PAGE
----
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Another Indian student attacked in Oz

Melbourne, June 12 (ANI): In yet another attack on Indians in Australia, a 22-year-old student was allegedly assaulted by a teenager in Adelaide's busy Rundle Mall.

According to the police, the attack took place on Thursday. The student suffered a broken nose.

A 17-year-old youth has been arrested in connection with the case.

Meanwhile, Indian students in Melbourne and Sydney organised another rally against what they claimed were racially motivated attacks by groups of Middle Eastern men.

There have been a string of attacks in Melbourne during the past few days, which Australian authorities insist have been crime-related.

Indian students believe that the attacks were acts of racism and warned of "curry bashings" in Australia, where foreign students more than 12 billion dollars contribute. (ANI)

India is an 'absolutely critical country' for U.S.





Washington: U.S. President Barack Obama has despatched a personal letter to New Delhi making it clear that India is "an absolutely critical country" with which Washington is keen to work, a top official has said.


U.S. Undersecretary of State William Burns, who is in New Delhi to make the first high level contact with the Manmohan Singh government since its return to power, would be delivering the "presidential letter", the envoy, Richard Holbrooke, told reporters Wednesday without providing details on the contents.



"It's a private letter," said Holbrooke. "But the important thing is that the number three person in the Department of State has gone to India to reaffirm immediately after the election,"said the U.S. special envoy for Afghanistan and Pakistan.

"Burns is now beginning the dialogue with the newly elected government in an atmosphere of great positive feelings," he said. "And without getting into Indian politics, all I can say is that all of us - Secretary (of State) Hillary Clinton, Bill Burns, myself, President Obama - everyone looks forward to working with the newly elected Indian Government."

"He is carrying the messages that I would have carried if I had had time to go to New Delhi on this trip, but I couldn't do it," said the envoy, who visited Pakistan last week to assess relief efforts to help the estimated two million people who have fled a Pakistani offensive against the Taliban.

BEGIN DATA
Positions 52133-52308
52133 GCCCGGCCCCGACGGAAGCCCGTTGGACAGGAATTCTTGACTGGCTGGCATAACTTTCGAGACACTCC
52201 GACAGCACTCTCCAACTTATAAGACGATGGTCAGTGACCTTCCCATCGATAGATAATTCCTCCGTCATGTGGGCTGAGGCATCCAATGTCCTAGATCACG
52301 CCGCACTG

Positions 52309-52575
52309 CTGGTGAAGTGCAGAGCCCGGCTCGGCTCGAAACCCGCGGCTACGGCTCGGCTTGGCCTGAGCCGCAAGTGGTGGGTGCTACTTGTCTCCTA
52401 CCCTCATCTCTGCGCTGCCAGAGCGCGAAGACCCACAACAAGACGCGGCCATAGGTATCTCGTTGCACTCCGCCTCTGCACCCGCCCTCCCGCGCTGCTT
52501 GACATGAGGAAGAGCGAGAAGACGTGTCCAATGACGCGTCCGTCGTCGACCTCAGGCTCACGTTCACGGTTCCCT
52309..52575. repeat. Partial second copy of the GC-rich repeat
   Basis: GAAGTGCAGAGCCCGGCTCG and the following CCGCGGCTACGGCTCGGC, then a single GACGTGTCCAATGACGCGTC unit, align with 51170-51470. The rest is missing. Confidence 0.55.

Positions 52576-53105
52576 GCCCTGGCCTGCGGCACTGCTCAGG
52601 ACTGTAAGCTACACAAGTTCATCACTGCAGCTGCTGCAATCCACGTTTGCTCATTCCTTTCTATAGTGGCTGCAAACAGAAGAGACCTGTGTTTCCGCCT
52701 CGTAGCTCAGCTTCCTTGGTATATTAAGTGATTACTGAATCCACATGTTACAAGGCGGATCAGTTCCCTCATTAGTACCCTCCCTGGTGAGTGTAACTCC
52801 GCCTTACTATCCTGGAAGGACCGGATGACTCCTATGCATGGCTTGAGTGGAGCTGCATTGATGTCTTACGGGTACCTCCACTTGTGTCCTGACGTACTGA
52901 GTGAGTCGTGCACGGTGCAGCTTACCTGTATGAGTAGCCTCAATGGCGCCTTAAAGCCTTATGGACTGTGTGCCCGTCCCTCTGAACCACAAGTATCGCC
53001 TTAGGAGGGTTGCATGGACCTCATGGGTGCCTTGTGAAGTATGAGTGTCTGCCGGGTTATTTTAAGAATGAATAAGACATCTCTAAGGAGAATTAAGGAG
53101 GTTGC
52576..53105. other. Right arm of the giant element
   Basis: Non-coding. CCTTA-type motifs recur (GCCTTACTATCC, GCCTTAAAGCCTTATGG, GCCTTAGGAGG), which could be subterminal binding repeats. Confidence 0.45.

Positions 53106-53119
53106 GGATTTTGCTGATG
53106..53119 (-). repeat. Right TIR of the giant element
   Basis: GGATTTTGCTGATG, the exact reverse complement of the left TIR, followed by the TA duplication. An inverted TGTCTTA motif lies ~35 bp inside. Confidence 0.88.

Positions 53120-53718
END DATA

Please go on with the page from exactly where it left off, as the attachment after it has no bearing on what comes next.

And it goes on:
"All I can tell you is that this Administration believes that what happens in Afghanistan and Pakistan is of vital interest to our national security. And ...that India is a country that we must keep in the closest consultations with."

"And we consider India an absolutely critical country in the region," Holbrooke said. "They're not part of the problem, but they are vitally affected, and we want to work closely with them," he added explaining what some observers have described as a hole in Obama administration's foreign policy focused on Pakistan and Afghanistan.

"The Indians were very frank with us. They wanted to keep in touch with us during the election period, but they had to wait through the election, just like we do. It's the world's two greatest democracies."

Holbrooke, who visited New Delhi on his first two trips to the region, said next week he would be meeting the new Indian ambassador to the U.S., Meera Shankar, whom he already met twice.

As TV moves on, millions may face blank screens in US




San Francisco, June 11 (DPA) In a land where television has long been a basic necessity of life, millions of people may find themselves without access to television Friday when the US switches from analog to digital broadcasting.

The change is part of a long-delayed update in the allocation of the wireless spectrum, which is used to broadcast everything from TV signals to mobile phone services and emergency radio traffic.

It is designed to free up valuable frequencies previously used by television stations to broadcast their signals and which will now become part of the information superhighway on which users of iPhones, Blackberries and other smartphones and mobile laptops will increasingly get the information they need to stay connected 24/7.

Those broadcast spectrums have already been sold by the US government to mobile phone companies for billions of dollars. But at least for now the scheme is far from a win-win situation on the road to communications nirvana.

Critics complain that it is the poor and disadvantaged who once again are paying the price for progress as the analog signals of local and network stations are terminated - forcing people to either subscribe to costly cable or satellite service or to buy and install digital converters for their TV sets.

Industry trade group DTV Across America estimates that between 20 and 30 million household faced the need to transition to the new system.

Aware of these issues, the US government has spent more than $2 billion on a voucher programme, in which every household can get two vouchers worth $40 each to buy two converter boxes.

However, despite a massive advertising campaign and a three-month postponement of the switch date, millions of households are estimated not to have availed themselves of the new service and are set to lose their signal entirely when analog broadcasting becomes a relic of history June 12.

The latest survey by the Nielsen Company indicates that as of the end of May, more than 10 percent of the 114 million households that have television sets are either completely or partly unprepared.

Many of those are likely to turn to a 4,000-people strong call centre set up by the Federal Communications Commission (FCC) to help people make the switch.